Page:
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5,000 ‘irregular’ migrant workers sent back

Some 5,000 migrant workers have been repatriated this year due to “irregularities” such as expired work visas and lack of valid travel documents.



Some 5,000 migrant workers have been repatriated this year due to “irregularities” such as expired work visas and lack of valid travel documents.

The immigration department said in a tweet that of the 5,000 workers, 230 have been deported.

Hassan Khaleel, the department’s spokesperson, told The Maldives Independent that the workers who were sent back to their countries had been under police custody at some point.

They were not illegal or undocumented workers but “irregular” workers, he noted.

“There are multiple reasons for irregular migrant workers, one reason is workers chose to stay here after their employment permit expires because they can earn money from other means,” he said.

Some 130,000 migrant workers are believed to reside in the Maldives, including 60,000 undocumented workers, the majority of whom are Bangladeshi and Indian men working in the construction sector.

A government report in 2011 revealed human trafficking to be the Maldives second most lucrative industry after tourism – worth an estimated US$123 million a year.

According to the US State Department’s 2016 Trafficking in Persons report, “recruitment agents in source countries collude with employers and agents in Maldives to facilitate fraudulent recruitment and forced labor of migrant workers.”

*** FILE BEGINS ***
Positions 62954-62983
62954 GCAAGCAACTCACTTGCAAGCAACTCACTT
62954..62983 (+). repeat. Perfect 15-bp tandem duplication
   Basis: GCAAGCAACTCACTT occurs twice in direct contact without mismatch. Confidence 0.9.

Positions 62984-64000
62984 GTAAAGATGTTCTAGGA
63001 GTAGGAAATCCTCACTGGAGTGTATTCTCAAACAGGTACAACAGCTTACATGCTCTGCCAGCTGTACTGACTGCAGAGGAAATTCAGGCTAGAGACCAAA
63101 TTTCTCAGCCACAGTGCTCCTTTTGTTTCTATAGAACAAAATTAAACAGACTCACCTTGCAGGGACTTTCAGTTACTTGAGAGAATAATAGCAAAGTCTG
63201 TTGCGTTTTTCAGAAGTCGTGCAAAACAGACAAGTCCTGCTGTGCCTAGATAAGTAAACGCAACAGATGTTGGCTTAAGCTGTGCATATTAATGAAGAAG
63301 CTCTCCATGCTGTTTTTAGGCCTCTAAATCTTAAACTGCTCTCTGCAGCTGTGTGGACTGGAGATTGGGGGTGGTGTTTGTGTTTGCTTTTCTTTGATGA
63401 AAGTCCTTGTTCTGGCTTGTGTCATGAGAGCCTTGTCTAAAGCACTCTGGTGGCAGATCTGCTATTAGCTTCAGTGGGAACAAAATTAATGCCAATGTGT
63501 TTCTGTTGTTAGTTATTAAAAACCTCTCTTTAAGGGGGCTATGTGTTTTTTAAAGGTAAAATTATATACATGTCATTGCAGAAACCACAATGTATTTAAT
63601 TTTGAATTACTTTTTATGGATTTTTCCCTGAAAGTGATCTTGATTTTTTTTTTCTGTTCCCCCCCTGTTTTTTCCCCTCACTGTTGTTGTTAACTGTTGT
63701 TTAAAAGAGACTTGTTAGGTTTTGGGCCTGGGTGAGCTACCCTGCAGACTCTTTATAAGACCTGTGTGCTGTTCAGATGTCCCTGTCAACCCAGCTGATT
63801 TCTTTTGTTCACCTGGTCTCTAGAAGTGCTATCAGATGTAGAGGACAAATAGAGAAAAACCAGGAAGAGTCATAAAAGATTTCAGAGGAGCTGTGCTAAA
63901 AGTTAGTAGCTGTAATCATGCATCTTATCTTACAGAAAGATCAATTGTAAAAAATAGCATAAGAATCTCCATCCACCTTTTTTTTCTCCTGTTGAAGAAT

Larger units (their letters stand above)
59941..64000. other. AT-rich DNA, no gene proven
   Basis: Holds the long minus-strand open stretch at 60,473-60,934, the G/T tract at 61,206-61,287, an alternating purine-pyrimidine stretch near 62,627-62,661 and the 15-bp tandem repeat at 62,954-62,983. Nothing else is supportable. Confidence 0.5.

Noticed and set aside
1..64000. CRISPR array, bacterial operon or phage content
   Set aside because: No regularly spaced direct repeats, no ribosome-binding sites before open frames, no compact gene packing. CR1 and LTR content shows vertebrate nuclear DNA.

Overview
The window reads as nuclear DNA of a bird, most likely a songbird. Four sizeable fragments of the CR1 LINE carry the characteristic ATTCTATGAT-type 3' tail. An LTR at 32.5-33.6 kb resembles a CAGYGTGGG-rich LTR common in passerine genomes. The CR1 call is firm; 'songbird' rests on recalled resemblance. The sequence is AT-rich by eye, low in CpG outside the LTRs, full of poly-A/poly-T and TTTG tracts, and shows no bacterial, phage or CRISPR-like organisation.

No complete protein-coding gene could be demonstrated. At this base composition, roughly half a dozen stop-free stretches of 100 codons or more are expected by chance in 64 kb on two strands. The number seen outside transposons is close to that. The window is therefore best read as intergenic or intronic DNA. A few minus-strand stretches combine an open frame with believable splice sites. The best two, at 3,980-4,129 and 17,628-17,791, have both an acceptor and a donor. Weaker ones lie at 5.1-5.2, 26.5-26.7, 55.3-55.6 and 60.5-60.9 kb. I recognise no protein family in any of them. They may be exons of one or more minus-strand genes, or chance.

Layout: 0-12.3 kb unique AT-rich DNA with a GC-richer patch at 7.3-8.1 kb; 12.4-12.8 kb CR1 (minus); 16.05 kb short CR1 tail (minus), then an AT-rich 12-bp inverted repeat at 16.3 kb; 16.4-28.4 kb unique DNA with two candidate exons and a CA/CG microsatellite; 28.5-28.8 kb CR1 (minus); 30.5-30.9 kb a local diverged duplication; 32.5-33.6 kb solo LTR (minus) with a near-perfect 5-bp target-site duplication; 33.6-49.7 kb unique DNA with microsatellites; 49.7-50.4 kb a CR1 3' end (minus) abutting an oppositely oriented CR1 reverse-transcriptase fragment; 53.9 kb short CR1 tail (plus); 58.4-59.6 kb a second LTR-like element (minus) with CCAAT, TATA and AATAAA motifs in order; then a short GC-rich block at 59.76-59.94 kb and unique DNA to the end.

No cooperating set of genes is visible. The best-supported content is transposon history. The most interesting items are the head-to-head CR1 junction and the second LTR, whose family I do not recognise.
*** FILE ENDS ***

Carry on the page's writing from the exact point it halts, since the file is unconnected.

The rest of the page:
However, a Maldivian has yet to be sentenced for human trafficking since the enactment of the Anti-Human Trafficking Act in December 2013.

The Maldives was placed on the State Department’s tier 2 watch list for a second consecutive year over inadequate anti-human trafficking efforts.

If downgraded to tier 3, the lowest tier, the country may be subject to non-humanitarian and non-trade sanctions.

The report noted that migrant workers pay between $400 and $4,000 to recruitment agents for a job in the Maldives.

Asked whether any Maldivian has faced action over fraudulent recruitment, Khaleel said the immigration department has fined some for “malpractices.”

“Some recruitment agencies use workers in Maldives to get in touch with their friends abroad instead of going through the proper channels,” he said. “Some companies just use ‘road agents’ to hire workers from abroad without even going to an agency.”

Migrant workers are often hired under false pretences by recruitment agencies who promise workers lucrative jobs. 

“It’s malpractices like these and also many social factors that lead to a growing number of undocumented workers,” Khaleel said.

The department only reports victims of human trafficking and does not investigate such cases, he added.

Khaleel said the department has also advertised for service providers to conduct pre-departure screening of Bangladeshi migrant workers.

The terms of reference posted on the department’s website last week said it was seeking pre-qualified service providers to conduct health screenings, security screenings, verify documents and provide a pre-departure orientation to workers.

The initiative aims to “strengthen and streamline the labour migration process and tackle issues of irregular labour migration between the two countries.”